The Middletown Planning Board unanimously approved the primary plan submitted by Mesolella Development Corp. on Aug. 31 for a multi-use commercial and residential complex at 1747 West Main Road, paving the way for a vote on final plan approval slated for the next regular meeting.
Known as Rosebrook Commons, the proposal by the Providence based developer seeks to utilize the town’s comprehensive permit ordinance for low-tomoderate income housing, which transfers approval authority for major new developments to the Planning Board instead of the Zoning Board of Review.
The proposal is to complete the construction of two of eight buildings fronting West Main Road in the first phase, which will include 64 residential units, 23,000 square feet of commercial space and 2,000 square feet of office space. The final six buildings to be built in phase two will house the remaining 80 units, which all told will include one-, two-, and three-bedroom rental apartments.
Owner and principal Derek Mesolella said the firm is in the process of applying to Rhode Island Housing to be included in the annual Low-Income Housing Tax Credit program for 2023, which awards 9 percent tax credits to support construction costs of private development of housing stock in the state. The company applied, but did not receive tax credits in the previous round, said Mesolella.
Mesolella said phase one will include 51 affordable housing units, whose tenants will receive some level of rent-control according to the brackets of area median income based on federal guidelines. He said they are planning to reserve approximately 30 percent of the total units toward affordable housing, with the remainder rented at market rate.
The 16-acre site was previously used as a storage facility for the Rhode Island Public Transit Authority and is under an environmental land use restriction by the Rhode Island Department of Environmental Management. It is one of multiple reasons, in addition to potential increased traffic congestion and stormwater runoff, that have been cited by residents and some board members concerned about the size and scope of the project.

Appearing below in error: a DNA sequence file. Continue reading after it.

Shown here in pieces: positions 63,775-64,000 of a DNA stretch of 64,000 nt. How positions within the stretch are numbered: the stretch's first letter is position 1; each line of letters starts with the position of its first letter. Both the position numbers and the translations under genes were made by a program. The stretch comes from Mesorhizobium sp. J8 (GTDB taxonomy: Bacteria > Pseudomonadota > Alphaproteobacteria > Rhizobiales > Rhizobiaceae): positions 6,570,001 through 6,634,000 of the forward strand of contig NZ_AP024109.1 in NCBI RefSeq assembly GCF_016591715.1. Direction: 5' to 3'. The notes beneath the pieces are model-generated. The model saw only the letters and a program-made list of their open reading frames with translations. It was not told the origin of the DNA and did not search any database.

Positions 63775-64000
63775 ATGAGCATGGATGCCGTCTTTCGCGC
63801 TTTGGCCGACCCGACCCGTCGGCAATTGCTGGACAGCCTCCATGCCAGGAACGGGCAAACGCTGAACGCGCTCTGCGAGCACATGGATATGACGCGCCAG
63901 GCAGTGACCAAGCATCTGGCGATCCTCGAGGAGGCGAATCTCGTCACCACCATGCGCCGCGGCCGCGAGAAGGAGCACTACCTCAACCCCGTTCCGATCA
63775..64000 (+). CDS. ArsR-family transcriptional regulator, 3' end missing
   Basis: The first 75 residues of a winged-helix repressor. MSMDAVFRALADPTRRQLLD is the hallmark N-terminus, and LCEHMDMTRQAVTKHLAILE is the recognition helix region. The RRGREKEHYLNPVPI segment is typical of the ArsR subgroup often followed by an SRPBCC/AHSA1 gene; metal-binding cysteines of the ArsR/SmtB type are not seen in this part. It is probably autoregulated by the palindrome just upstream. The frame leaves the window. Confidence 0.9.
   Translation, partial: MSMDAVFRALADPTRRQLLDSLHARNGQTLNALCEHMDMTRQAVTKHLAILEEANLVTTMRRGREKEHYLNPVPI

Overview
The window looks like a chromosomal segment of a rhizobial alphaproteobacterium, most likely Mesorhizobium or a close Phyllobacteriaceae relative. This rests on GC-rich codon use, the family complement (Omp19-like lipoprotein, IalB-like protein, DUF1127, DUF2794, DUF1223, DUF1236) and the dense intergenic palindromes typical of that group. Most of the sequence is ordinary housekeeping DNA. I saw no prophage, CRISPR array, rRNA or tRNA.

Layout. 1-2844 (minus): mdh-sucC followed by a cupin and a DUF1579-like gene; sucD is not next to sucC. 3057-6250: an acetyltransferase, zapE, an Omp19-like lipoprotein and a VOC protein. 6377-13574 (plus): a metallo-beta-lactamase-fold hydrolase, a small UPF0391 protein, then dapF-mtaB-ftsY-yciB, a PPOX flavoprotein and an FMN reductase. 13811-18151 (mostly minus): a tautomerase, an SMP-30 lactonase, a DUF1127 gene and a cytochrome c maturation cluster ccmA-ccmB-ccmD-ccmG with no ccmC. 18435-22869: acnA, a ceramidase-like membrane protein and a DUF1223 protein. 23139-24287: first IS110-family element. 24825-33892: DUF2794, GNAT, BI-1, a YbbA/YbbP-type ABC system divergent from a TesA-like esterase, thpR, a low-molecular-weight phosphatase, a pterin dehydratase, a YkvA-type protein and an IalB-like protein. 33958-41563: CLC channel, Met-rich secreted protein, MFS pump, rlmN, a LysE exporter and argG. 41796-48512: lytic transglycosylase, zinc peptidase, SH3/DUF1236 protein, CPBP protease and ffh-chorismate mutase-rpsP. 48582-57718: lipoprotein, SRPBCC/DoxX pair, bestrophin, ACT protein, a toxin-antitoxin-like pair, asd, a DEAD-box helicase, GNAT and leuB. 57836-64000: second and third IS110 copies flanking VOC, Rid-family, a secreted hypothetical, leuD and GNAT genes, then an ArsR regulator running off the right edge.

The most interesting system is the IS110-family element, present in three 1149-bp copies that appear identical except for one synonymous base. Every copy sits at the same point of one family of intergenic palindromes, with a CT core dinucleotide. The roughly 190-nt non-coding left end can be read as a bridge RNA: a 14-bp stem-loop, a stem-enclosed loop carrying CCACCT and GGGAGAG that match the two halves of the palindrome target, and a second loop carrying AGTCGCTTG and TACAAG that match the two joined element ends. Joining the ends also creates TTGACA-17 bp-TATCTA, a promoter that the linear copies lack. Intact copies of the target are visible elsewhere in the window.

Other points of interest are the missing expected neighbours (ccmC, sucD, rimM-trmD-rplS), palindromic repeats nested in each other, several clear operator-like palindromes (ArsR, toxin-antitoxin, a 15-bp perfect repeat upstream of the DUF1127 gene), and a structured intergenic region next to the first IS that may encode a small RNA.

The restriction does not prevent development on the site, said Me- solella attorney David Martland, but only mandates a remedial action work plan be negotiated between the developers and RIDEM, followed by approval of a long-term management plan to be overseen by the owners.
Victoria Howland, senior civil engineer at Pare Corp., said the team has tried to address these concerns. The application included a multi-faceted stormwater management and drainage system in its engineering plans.
“We listened, we heard,” she said, adding the engineering submissions have been reviewed by RIDEM, as well as both Middletown’s staff and a third-party engineer.
Traffic impact continues to be a concern. The plan calls for 333 parking spaces. A report commissioned by housing consultant Joseph Lombardo states the development could eventually house 263 people.
“If anybody from this new development wants to make a left turn out of this development without a [traffic] light, they’d better pack a lunch,” said board member Art Weber. “And the reverse [will happen] in the afternoon.”
Mesolella said the further along in the approval process the project was, the more likely they would receive the tax credits to finance the development. The rising cost of labor and material has put the company in a precarious timeline, he said.
“Total development cost is the most highly rated aspect of that application,” he said. “If you are exorbitantly expensive, it is very unlikely you will be awarded credits or considered for credits.”
Another issue frequently mentioned is whether the proposed housing will be occupied by Middletown residents. State and federal law bars any discrimination in the tenant application process, including geographic considerations.
“You can’t discriminate on the basis that someone lives off the island versus somebody who lives in Middletown,” said town solicitor Peter Regan.
Mesolella said that, in his experience, “Many times, the bulk of the applicants are local.”
Asked about a construction timeline, Mesolella said phase one would be contingent on tax credits. The two new buildings could be completed in 14 to 18 months from the start date.
“If we don’t get them this year, put the schedule out 16 to 18 months [into] next year,” he said.
In arguing for approval, Martland said, “This is a critical need for folks that want to stay here, [and] folks that want to come back and support the local economy.”